CREMATION IN RAPA NUI

by Cristian Moreno Pakarati – Historiador / Historian

Cremation is a funerary or post-funerary ritual which allows a cadaver to be disposed of cleanly. The practice dates back at least 20 thousand years among the Australian aborigines and was also customary among neolithic inhabitants of the Middle East and Europe. Among some Asiatic religions, such as Hinduism, cremation is considered the only adequate form for handling the body of the deceased. The custom died out in Europe with the growth of Christianity, which preached the belief in the resurrection of the dead. The same occurred on many of the Polynesian islands, where cremation was not unusual from the time of the early Lapita people. However, remains need to be carefully interpreted by archaeologists and specialists. Remains of burned bones found in archaeological sites could mean one of three things: a cadaver which was ritually cremated, a victim of cannibal rituals or simply an accidental victim of a forest or brush fire.
[bsa_pro_ad_space id=3]
The practice of cremation was fairly well dispersed throughout Polynesia. At the Talasiu site in Tonga, bones of individuals have been found with evidence of cremation that date to 2,500 years ago. In Hawai’i, cremation was generally reserved as a punishment for those who died while living outside of the established social norms. Among the Maori tribes of New Zealand, burning the bodies of the dead was often practiced as a manner to avoid that a cadaver could be desecrated by enemies, which implied that it was often done at night to avoid the smoke being spotted by rival tribes. When the fire would reach the adequate temperature, the body was deposited on top and left until entirely consumed. A priest would take charge of the ashes to bury them later. As fuel, besides wood, they used fat from walruses and some land animals, in addition to the fat of the body itself.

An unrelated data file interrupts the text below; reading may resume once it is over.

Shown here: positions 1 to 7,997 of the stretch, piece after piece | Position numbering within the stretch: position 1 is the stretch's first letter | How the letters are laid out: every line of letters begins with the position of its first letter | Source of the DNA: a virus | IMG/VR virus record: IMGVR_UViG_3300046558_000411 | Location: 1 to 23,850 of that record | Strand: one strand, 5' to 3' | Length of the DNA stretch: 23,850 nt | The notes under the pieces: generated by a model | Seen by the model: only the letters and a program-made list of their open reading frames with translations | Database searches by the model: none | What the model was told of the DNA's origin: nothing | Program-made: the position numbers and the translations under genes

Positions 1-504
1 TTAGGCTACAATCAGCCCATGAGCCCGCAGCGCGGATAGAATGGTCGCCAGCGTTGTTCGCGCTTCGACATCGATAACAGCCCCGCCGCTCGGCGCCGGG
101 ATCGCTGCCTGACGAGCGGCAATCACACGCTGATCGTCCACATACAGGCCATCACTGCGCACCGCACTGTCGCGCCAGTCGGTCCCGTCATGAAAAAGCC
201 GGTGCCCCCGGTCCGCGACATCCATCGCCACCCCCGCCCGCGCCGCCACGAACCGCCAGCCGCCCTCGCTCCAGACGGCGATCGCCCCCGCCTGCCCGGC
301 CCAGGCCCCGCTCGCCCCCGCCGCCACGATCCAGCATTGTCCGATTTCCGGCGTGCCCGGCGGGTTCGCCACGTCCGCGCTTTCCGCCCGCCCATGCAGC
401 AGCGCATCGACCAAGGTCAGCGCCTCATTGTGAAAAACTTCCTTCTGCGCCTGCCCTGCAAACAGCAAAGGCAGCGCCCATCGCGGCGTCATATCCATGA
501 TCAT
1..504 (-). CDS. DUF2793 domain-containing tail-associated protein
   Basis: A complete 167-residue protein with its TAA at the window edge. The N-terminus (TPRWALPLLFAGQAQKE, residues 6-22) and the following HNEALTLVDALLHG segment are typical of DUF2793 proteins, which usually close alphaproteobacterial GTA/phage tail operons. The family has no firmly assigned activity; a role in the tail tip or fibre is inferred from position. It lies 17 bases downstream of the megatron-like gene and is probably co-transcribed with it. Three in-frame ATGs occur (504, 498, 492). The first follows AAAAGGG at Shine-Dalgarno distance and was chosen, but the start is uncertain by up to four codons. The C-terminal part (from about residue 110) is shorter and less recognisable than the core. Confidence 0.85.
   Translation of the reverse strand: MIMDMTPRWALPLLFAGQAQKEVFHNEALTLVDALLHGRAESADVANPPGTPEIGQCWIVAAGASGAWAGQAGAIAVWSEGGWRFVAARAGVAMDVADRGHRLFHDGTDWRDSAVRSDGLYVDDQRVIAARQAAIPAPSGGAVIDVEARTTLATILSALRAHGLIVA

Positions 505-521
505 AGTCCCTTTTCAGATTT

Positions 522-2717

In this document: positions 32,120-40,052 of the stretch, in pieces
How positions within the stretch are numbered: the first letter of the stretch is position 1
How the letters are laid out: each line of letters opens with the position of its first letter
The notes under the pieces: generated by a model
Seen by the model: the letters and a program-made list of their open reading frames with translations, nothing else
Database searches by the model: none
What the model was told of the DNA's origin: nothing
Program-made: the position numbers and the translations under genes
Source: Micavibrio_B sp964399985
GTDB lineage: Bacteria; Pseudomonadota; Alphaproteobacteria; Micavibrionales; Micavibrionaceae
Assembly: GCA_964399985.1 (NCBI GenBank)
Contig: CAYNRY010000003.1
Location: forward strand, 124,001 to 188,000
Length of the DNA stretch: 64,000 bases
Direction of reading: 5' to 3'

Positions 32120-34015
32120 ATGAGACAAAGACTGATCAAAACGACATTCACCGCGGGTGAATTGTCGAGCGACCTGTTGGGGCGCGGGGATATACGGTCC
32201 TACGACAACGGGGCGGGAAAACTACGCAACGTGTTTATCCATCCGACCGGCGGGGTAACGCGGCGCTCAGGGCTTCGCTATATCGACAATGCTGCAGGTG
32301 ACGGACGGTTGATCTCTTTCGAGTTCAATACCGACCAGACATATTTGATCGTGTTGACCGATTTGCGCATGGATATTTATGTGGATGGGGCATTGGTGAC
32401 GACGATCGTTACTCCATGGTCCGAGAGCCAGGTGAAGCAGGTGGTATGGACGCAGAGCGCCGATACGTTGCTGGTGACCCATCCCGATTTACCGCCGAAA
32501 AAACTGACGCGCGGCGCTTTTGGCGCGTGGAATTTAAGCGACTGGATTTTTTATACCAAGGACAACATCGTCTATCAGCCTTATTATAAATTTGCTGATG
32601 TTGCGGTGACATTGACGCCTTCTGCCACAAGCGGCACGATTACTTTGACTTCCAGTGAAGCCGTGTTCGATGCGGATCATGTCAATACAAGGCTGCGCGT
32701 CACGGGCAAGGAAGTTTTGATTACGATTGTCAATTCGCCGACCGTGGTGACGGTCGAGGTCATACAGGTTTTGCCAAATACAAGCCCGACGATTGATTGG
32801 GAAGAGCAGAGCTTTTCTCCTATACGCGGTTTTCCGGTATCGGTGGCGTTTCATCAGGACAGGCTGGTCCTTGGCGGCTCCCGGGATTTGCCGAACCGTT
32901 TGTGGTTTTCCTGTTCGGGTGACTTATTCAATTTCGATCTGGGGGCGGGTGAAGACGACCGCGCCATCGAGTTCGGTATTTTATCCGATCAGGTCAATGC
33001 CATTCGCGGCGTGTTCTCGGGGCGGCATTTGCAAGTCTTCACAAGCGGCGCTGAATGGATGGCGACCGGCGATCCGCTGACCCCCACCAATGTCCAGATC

The presence of structures for cremation on Rapa Nui has been well documented starting from archaeological expeditions of the early 20th Century. Rapa Nui, however, was unique, since, on other Polynesian islands where there was cremation, there were no specific structures for it. The crematoria of Rapa Nui were built with a border of thick slabs of carved basaltic stone or with walls of other hard, rough stone. Most of the crematoria held small stones from the seashore (kikiri) which were used as fill in the combustion chamber. Other elements have also been found in the interior of some crematoria: coral, obsidian blades (both probably used for treating the body prior to cremation), as well as fish hooks and other tools.

It’s not really known up to what point cremation on Rapa Nui was a common method of dealing with cadavers or if, as William Ayres has suggested, the crematoria were structures for human sacrifice and offerings. In any case, the practice fell out of use when wood became scarce in the 16th Century. The largest number of crematoria are found along the coastline and associated with the megalithic ceremonial platforms, the ahu moai, the greatest monumental expressions within the landscape of Rapa Nui. In seven of these crematoria, scientific studies have made positive identification of human remains and ashes which came from cremation: at Ahu Tahiri, Ahu Vinapū, Ahu Akivi, Ahu Ature Huki, Ahu Ra’ai, O’rongo and Ahu Tautira, using radio-carbon dating that covers from 1082 to 1752. More recently, Sigourney Nina-Navarro has made some exhaustive studies on the crematorium of Hanga Hahave, although without C14 dating.